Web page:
Sab, 13 Feb 21 Lectio Divina - Anno B
Lv13: 1-2, 44-46, 1 Cor:10 31-11:1 Mk 1: 40-45
All three readings today teach us that we are called to become pure and holy. But we don’t become holy by some ritual observances. We become holy by confessing our sins to God and offering our lives for God’s glory and by sharing God’s love with everyone around us without discriminating against anyone based on colour, race, culture, religion, lifestyle, wealth, or social status.
The first reading instills the theme of freedom from physical and ritual impurity as a sign of interior holiness. This freedom is symbolized by the precautions against contracting leprosy given in the first reading and by the healing of the leper described in the Gospel. If the first reading illustrate the ancient Jewish attitude toward leprosy and gives the rules for the segregation of lepers, the Gospel contradicts insisting to break the old law by Jesus’ touching the leper and healing.
In today’s Responsorial Psalm , the psalmist says: “I confessed my faults to the LORD, and You took away my guilt.” He teaches us that we become holy by confessing our sins and being reconciled with God every day. The psalm serves as a mini treatise on reconciliation, covering the meaning of the spiritual leprosy of sin and showing how we are forgiven by a Sacramental encounter with God: “I turn to You, Lord, in times of trouble, and You fill me with the joy of salvation.”
In today’s second reading, St. Paul exhorts us to become holy by doing “everything for the glory of God” and by showing sensitivity towards the other who are different from us, rather than passing judgment on them. St. Paul tells us, to do everything even such simple acts as eating and drinking for the glory of God. We should make sure that the Light shines through us.
The Gospel of today describes how Jesus heals a leper, liberating him both from the disease of leprosy and from the unjust, inhuman, social, ritual, and religious isolation and isolation to which lepers were subjected.
Jesus seeks out even the unclean and the despised. Whenever we wander from God's love, we become deformed; whenever an aspect of our mind, will, body, imagination loses its connection to the Lord, it becomes sick. To be clean is to be reconnected to the power of Christ the source.
We need to trust in the mercy of a forgiving God who assures us that our sins are forgiven and that we are clean. We are forgiven and made spiritually clean from the spiritual leprosy of sins when we repent of our sins, because God is love Who waits patiently for us. The only condition required of us is that we ask for forgiveness with a repentant heart. We are sure to hear His words of absolution, “Very well — your sins are forgiven, and you are clean,” echoed in the Sacrament of Reconciliation.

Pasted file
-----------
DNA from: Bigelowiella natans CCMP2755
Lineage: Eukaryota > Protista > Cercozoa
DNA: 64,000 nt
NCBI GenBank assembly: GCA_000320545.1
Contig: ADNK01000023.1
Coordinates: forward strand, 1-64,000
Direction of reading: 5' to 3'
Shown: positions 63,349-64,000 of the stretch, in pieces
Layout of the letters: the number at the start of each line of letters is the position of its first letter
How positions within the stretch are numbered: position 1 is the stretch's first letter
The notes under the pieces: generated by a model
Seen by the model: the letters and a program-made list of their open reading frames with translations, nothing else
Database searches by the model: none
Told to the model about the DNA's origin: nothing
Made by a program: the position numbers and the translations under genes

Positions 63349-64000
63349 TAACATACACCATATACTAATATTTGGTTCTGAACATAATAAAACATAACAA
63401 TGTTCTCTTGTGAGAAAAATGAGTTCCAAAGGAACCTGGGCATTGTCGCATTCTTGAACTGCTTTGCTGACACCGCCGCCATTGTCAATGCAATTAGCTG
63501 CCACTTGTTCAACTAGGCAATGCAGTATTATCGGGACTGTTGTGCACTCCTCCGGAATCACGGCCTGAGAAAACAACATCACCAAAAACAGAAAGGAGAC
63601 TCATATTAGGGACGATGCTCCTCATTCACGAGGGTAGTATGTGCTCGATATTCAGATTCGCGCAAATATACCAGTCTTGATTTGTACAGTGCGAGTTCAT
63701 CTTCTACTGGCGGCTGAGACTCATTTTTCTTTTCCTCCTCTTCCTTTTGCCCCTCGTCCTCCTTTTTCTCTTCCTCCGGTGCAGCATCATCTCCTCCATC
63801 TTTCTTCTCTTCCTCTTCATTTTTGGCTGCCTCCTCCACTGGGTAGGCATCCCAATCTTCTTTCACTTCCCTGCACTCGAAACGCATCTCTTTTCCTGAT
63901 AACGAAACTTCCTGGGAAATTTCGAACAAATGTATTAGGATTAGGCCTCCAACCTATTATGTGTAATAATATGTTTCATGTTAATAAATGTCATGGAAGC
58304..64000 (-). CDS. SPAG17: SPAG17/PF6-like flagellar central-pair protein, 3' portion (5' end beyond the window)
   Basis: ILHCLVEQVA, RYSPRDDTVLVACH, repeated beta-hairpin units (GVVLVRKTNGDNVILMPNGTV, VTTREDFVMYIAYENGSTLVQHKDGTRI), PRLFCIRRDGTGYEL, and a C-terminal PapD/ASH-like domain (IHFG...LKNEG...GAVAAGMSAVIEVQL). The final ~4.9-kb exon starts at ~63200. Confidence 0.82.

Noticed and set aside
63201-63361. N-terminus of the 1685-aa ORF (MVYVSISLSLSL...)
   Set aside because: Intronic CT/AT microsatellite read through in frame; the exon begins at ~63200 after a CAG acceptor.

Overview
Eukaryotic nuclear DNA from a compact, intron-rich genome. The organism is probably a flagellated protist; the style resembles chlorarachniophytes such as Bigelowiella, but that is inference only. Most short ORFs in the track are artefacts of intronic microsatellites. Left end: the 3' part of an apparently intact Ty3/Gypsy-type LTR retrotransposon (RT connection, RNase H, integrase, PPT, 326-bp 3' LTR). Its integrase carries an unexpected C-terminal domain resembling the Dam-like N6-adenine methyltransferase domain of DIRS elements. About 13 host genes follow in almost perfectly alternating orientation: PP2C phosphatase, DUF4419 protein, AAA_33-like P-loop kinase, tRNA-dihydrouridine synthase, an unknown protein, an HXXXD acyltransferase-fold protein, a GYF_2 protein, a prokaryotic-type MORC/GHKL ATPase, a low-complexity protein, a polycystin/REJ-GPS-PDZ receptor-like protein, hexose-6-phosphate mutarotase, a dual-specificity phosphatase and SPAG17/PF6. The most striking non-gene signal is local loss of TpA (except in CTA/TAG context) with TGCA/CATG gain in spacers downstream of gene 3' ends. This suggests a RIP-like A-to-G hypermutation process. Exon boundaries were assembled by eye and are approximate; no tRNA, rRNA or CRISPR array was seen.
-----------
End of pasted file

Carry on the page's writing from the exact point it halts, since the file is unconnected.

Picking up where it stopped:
We need to tear down the walls that separate us from others and build bridges of loving relationship. Jesus calls every one of us to demolish the walls that separate us from each other and to welcome the outcasts and the untouchables of society. These include the imprisoned, AIDS victims, alcoholics, drug addicts and marginalized groups – the divorced, the unmarried-single mothers, migrant workers, and the mentally ill. God’s loving hand must reach out to them through us. Jesus wants us to touch their lives. Let us re-examine the barriers we have created and approach God with a heart that is ready to welcome the outcasts in our society.
The leper in Mark's gospel, a feared presence to the ancient Israelites, is made clean by Jesus' benevolent touch. A connection is formed, to each other and to God, that reminds us all, of the comforting power of communion, the healing nature of our Creator. “If you will you can make me clean.” These were the words the leper used while addressing Jesus’ words that are similar to those especially when we are not sure that God will attend to our petitions.
We the followers Christ, through the urging of His compassion, must bring healing to the world’s sickness, making possible medical care even for the “untouchables” of our own society. In the Catholic tradition, Christ’s compassionate hand touches the sick in a special way through the sacrament of anointing. This is done through the prayer, laying of hands and anointing of the Priest. By sending the leper to the priest for confirmation of healing, this shows the place of the priest as healer. But to be effective in this ministry of healing, the priest is advised like Jesus to withdraw to a “lonely place” like Jesus to pray. We are told that Jesus was concerned about the mistaken notion that people had of his mission: “Since Jesus knew that they were coming to make him king, he withdrew again to the mountain alone.